The New York Times is now charging for digital content for non-subscribers. But with a little ingenuity, there are ways to scale the pay wall.
On March 28, The New York Times started charging for its digital content – a big deal, since the venerable newspaper churns out so many exclusive stories and fascinating graphics (For example, this one, which lets you figure out how to balance the federal deficit.)
If you are a home delivery subscriber of The Times, you’ll still have access to their news online. But if you’re not, what’s now free will cost $15 a month for access to its website and mobile app – or $20 a month for both the website and its iPad app. Want the website, phone, and iPad in one package? That’s a whopping $35 per month.
But there are ways around paying, as the paper itself explains…
- “On NYTimes.com, you can view 20 articles each month at no charge (including slide shows, videos and other features).” But after that, you gotta pay.
- “On our smartphone and tablet apps, the Top News section will remain free of charge.” That means you can use those apps to read the day’s headlines but nothing else.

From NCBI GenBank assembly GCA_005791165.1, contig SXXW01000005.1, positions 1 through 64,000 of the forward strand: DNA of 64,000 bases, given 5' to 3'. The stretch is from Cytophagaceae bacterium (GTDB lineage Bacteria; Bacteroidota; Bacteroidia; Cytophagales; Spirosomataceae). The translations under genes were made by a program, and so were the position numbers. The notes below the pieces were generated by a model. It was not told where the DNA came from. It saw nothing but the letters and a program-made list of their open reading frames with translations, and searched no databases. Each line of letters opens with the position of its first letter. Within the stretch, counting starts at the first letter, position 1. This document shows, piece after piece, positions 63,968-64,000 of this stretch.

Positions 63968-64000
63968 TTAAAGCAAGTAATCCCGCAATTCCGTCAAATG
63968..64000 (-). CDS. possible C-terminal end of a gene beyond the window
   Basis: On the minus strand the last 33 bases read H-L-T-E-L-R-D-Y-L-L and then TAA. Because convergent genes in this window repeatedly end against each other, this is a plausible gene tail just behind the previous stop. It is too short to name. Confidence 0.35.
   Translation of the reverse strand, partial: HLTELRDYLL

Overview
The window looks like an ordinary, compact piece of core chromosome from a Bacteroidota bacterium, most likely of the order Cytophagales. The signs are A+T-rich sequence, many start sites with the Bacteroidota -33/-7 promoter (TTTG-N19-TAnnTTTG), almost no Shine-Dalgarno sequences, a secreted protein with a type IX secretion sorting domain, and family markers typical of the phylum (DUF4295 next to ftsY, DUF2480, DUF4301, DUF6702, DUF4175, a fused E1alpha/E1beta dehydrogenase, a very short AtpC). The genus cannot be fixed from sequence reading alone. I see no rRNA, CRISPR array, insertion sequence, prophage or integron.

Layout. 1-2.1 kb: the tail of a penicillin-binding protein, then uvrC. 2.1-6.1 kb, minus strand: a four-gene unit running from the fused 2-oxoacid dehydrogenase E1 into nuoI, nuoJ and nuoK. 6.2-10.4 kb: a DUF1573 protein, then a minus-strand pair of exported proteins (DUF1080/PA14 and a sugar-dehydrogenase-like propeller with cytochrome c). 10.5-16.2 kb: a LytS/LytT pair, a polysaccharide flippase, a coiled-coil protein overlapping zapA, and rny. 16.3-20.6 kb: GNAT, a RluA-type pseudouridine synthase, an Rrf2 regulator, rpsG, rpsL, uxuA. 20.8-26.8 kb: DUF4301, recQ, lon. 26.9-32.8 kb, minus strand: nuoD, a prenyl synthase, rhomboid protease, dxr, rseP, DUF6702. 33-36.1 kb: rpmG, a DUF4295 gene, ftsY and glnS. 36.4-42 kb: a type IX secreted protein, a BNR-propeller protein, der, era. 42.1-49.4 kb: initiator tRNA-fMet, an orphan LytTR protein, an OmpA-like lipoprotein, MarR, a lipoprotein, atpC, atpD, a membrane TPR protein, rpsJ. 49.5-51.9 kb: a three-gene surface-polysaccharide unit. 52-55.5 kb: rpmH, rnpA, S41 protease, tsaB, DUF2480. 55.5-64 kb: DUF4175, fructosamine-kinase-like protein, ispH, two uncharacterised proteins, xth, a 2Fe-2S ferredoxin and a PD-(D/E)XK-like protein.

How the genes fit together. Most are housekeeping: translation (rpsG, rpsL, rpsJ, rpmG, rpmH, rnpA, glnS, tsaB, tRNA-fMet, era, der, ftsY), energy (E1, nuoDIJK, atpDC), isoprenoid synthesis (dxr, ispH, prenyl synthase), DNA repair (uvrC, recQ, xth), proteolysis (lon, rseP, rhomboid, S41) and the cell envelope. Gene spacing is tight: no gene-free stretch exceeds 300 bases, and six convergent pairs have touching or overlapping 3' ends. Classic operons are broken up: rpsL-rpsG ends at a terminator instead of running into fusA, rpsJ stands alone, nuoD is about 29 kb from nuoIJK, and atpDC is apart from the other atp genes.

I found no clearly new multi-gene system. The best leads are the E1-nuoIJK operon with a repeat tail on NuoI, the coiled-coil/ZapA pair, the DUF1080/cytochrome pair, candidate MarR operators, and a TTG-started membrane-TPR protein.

- “Readers who come to Times articles through links from search, blogs and social media like Facebook and Twitter will be able to read those articles, even if they have reached their monthly reading limit.” So one way to read articles free is to follow as many New York Times Twitter accounts as possible: Here’s a list. Another, of course, is to visit sites like this one.
- “The home page at NYTimes.com and all section fronts will remain free to browse for all users at all times.” Of course, that doesn’t really help when you want to drill down and read more – but it does mean you can then search for outside links or find a link on Twitter and get that content for free.
Bottom line: You can still get a lot of The New York Times for free, but it’ll take more of your time to find it.